When our friends and family ask, “How’s the tour going?” a lot of the time we as a band just try and summarize our experiences as ‘Fun!’ or ‘We’re having a great time!’ as a place holder for lots of challenging, out of control, exciting and sometimes discouraging stories that can’t be captured in a sound bite. Although I can’t speak on behalf of every touring band, I can say that one of the most appealing aspects of the job is that it’s so hands on, touch and go, and unpredictable. It’s hard to summarize more than one day, let alone a whole tour, in one simple answer. There’s just too much that happens daily, so I’ll try to unpack a little more here.
We had set the tour up so that we would alternate weekends between Canada and the United States… mainly to do with the fact that we didn’t really know what to expect south of the border. We’re just a couple of naive Canadian boys looking to play shows in America, our past experience in the states had been too good to be true, (see last blog post about Canada Day 2016) and we’d never done the club circuit before. So we thought spacing them out made more sense. The only thing that didn’t make sense was the number of border crossings we’d be doing, as well as the timing of the first one: January 19th. This was one day before Donald Trump’s inauguration and two days before the Women’s March… making for a tenser atmosphere than we would have cared for.
As a whole I would say we were very impressed by the American shows. Most of them had a hitch or two, but all of the other bands we met were extremely supportive and inviting for our next trip down: ‘Next time we’ll play _____ room and you can stay at our house!”. It was nice to experience such hospitality in these new cities. We were also very impressed by how many live bands there are (I know they have a larger population, so statistically more bands blah blah) and how supportive they are to their music scene. The fact that anyone would come out to specifically check out a Canadian band playing their favourite live music venue is very impressive to me.
Throughout the tour there were some moments were we were awestruck by how the internet can help your music reach people. Our last American show in Philadelphia is my favourite example. We arrived at The Fire (which is located in the trendy Northern Liberties/Fishtown area of Philly) to a rough-around-the-edges bar. The staff was incredible, easy to work with, and just excited about out-of-towners playing their room. Since this was our last American show, we were well rehearsed and the set itself went smoothly. After the set we were talking to people and found out that a couple from Philly that had seen us play last September at the YUL-EAT festival in Montreal and had turned a whole group of their friends on to our EP, and they came to support us that night. Another women had driven in from Washington DC to see our live show with her friend from Philly. It was one of those moments where you realize every show counts and how much you owe the crowd your best performance every night. As an aside: I loved The Fire for a number of reasons, but mostly because dogs were valued customers.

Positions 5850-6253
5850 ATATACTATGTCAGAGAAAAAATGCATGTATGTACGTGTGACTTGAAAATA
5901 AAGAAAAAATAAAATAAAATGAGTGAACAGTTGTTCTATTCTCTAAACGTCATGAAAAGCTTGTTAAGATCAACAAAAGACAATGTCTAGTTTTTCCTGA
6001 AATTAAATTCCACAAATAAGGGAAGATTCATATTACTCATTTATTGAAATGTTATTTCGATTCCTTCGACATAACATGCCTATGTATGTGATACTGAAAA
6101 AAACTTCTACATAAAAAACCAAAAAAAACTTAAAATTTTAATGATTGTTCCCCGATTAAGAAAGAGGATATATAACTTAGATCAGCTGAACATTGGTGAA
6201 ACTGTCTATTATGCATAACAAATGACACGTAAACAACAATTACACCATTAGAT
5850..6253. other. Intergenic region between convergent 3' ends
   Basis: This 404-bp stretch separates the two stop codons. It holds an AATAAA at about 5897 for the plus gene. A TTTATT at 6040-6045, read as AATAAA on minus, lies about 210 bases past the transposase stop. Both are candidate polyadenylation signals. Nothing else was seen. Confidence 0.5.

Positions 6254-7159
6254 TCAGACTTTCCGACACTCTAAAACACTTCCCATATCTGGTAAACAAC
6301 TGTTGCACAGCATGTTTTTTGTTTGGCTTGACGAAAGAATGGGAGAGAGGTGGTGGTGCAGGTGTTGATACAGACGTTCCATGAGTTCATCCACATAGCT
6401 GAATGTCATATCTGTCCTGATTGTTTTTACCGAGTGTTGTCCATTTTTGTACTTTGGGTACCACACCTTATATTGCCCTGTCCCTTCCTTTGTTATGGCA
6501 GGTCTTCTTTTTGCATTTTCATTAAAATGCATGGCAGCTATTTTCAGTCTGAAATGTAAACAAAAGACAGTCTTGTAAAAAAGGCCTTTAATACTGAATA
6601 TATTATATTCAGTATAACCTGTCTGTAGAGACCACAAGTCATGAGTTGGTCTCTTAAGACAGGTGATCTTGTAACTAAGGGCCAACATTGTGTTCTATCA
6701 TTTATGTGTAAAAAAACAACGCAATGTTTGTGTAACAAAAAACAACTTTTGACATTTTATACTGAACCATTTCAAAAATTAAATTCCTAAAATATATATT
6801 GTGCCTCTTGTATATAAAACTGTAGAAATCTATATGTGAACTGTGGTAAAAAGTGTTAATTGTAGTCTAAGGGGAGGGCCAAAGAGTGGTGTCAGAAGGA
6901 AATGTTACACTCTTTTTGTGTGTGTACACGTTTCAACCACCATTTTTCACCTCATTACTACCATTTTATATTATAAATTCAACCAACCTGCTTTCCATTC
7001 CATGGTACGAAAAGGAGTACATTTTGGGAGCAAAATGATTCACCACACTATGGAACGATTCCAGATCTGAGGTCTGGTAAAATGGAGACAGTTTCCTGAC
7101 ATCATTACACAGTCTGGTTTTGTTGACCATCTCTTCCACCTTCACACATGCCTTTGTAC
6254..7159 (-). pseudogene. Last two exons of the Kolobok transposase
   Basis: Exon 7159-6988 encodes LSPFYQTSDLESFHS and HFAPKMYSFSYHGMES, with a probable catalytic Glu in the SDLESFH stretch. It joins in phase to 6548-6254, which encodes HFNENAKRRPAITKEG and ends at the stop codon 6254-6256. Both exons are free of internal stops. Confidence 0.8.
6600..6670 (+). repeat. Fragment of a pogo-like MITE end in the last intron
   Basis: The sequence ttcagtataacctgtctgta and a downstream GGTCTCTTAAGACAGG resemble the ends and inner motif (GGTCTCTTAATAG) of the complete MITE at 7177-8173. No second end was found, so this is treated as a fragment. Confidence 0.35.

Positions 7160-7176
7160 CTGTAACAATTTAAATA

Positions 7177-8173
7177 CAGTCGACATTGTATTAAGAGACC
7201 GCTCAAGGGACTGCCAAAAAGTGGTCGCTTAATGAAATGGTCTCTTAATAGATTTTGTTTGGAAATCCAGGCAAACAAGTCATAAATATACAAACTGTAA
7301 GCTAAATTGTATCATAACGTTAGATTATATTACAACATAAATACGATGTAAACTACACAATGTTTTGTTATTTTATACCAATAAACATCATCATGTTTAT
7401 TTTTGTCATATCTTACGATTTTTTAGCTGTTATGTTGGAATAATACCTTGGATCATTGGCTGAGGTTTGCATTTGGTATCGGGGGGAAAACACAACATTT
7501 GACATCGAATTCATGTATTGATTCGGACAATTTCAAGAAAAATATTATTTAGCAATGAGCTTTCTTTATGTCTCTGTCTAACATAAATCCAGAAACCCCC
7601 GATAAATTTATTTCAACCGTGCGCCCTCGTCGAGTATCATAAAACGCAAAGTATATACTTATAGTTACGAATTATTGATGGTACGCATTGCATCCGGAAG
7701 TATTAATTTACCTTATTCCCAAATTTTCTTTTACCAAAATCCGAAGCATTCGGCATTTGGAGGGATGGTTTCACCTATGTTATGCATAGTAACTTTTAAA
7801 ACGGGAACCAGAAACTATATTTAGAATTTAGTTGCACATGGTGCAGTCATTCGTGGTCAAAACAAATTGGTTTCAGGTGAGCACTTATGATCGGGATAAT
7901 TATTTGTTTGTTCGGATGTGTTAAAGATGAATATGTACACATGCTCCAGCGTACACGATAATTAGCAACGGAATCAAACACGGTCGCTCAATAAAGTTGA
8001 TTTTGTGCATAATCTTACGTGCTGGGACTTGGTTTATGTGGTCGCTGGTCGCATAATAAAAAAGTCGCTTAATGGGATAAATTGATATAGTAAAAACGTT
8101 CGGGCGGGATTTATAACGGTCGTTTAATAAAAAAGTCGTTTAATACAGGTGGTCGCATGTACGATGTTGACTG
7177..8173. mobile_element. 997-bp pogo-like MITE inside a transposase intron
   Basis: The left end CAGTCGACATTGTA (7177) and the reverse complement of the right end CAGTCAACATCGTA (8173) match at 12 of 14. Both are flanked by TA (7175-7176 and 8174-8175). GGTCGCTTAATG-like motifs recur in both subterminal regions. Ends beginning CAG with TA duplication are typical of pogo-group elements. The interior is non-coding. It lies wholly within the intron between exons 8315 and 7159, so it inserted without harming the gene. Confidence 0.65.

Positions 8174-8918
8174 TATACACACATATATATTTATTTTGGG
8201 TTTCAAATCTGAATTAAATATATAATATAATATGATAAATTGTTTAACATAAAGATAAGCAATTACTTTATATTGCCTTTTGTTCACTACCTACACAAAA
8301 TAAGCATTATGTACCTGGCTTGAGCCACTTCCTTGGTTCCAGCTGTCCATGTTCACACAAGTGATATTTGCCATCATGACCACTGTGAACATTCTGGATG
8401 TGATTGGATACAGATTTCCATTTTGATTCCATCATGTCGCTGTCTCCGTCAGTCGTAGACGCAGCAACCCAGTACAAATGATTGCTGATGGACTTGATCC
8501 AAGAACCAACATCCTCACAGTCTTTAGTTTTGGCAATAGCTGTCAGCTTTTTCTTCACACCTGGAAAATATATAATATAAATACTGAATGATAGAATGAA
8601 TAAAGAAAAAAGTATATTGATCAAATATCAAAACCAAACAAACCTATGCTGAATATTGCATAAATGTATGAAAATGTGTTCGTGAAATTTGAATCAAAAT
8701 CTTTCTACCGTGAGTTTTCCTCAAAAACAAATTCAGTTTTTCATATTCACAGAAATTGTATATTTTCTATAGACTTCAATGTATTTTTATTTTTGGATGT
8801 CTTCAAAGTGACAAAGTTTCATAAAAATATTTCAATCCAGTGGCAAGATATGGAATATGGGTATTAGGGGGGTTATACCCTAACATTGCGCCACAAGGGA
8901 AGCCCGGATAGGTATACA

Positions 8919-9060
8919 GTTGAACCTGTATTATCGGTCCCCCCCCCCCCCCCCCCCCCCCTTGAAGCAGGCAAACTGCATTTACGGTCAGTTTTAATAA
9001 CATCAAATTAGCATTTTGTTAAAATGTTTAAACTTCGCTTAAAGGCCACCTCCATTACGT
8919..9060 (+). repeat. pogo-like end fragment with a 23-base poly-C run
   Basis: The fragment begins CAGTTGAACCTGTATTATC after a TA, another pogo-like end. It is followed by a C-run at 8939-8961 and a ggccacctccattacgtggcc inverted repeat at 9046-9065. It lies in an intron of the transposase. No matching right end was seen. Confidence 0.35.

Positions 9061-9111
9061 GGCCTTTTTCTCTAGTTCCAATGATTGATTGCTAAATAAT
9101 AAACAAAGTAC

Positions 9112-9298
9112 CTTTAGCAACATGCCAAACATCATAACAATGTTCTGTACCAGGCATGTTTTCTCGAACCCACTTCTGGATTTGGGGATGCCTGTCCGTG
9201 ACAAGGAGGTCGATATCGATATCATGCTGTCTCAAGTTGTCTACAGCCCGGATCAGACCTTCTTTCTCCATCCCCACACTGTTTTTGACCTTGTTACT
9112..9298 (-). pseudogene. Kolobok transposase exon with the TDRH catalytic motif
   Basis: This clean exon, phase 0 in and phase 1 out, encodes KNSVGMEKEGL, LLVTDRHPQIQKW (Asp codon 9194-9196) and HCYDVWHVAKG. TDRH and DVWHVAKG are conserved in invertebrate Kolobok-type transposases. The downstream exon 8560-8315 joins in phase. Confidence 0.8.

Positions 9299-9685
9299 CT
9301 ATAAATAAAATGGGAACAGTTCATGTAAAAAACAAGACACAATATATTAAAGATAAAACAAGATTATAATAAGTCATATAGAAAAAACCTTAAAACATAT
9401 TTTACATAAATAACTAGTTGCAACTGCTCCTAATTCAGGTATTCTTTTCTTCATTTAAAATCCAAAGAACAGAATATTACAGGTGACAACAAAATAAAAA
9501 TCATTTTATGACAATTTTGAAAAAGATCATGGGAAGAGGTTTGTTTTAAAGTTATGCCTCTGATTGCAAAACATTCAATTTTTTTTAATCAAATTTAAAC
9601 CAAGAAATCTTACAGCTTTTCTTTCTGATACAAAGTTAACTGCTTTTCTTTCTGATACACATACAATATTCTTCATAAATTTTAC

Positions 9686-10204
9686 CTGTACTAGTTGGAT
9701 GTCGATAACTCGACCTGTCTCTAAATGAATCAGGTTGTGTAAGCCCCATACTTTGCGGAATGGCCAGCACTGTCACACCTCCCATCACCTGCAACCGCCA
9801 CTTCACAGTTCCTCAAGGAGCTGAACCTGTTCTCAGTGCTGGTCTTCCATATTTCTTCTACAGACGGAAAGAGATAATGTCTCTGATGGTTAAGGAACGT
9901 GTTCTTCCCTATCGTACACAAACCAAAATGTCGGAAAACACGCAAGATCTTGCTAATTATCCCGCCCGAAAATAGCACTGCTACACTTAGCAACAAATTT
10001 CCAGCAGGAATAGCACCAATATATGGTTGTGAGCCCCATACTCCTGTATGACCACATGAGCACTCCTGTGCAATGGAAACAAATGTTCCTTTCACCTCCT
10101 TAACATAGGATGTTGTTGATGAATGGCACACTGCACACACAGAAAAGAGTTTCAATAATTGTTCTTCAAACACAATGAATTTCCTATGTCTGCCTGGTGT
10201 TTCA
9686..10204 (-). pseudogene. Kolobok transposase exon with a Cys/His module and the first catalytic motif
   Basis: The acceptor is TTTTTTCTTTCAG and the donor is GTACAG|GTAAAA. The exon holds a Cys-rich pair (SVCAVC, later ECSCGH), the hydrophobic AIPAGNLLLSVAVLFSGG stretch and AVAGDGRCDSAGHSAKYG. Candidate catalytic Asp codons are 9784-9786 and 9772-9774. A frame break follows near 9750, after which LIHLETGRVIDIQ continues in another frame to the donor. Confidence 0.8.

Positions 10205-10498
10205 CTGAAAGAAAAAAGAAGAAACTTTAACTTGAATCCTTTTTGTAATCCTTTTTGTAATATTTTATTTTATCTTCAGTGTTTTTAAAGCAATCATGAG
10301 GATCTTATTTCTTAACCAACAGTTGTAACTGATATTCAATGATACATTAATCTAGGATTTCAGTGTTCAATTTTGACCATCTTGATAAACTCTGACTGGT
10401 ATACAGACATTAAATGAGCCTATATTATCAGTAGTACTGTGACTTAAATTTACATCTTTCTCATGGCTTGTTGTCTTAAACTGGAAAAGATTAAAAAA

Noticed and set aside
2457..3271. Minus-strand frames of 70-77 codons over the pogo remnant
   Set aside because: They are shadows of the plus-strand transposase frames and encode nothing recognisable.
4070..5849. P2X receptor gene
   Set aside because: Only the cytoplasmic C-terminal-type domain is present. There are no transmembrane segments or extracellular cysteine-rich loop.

The Canadian run of shows was incredible – each time we come back to towns and see more people singing along it reminds us all that the drives are worth it. For me the standout show was Kingston: we’ve played the Brooklyn a number of times and it’s one of our favourite places to hang when we’re home, but there was something electric about that night. I also love the new table they have in the middle of the bar – I decided to walk out to it in the middle of the set to use it as extra stage, seemed like a good idea at the time. Once I got on it, I realized that the microphone cable was mildly tangled up in the crowd that I had confidently walked through. So after a few twist-and-shout style dance moves I got back to the stage. Maybe wireless mics next round? #itsBritneybitch
On this run we went through: colds (everyone had a cold at one time or another), lung infections, wrists on the brink of collapse, two vans (one of which would only start if you used lens cleaner and a wrench to jam the key into the starter) and two trailers…. But would we do it again?
In a heartbeat.
I’m going to get a little nice/sentimental for a second: Being on the road requires a lot of support and understanding from everyone in the band, and there were countless examples of that on this tour. Maybe it was loading in and setting up someone else’s gear because they’re on the phone with someone back home, or that person is sleeping in the van because they have some plague and the only time they’ll be moving that day is the 11pm-1145pm set, buying coffees for everyone before sound check, or not taking too long in the shower when we’re behind schedule. The list goes on. We were lucky enough to have two incredible non-band members on the road with us that also changed everything. Geoff Chown was our soundperson and general ‘Save-our-ass’ consultant to the band. There were at least two specific times where I said out loud “We’d be dead without you” and 100% meant it. The other helping hand was Luke Ottenoff (AKA Lucky). Lucky originally signed on to sling merch, but soon took on a few other responsibilities: roadie, drinking buddy, accountant and finally merch slinger extraordinaire.
So to summarize - To anyone who came out to a show, bought a CD, tweeted, instagrammed, shared us on facebook, told a friend, sang along, snuck into sound check, let us play at your venue: Thank you a million times over, you have no idea how much these little acts help us move forward.
See you back on the road very soon!
1. Taking a breather from shows and working on new songs
2. Confirming some very cool summer plans....stay tuned
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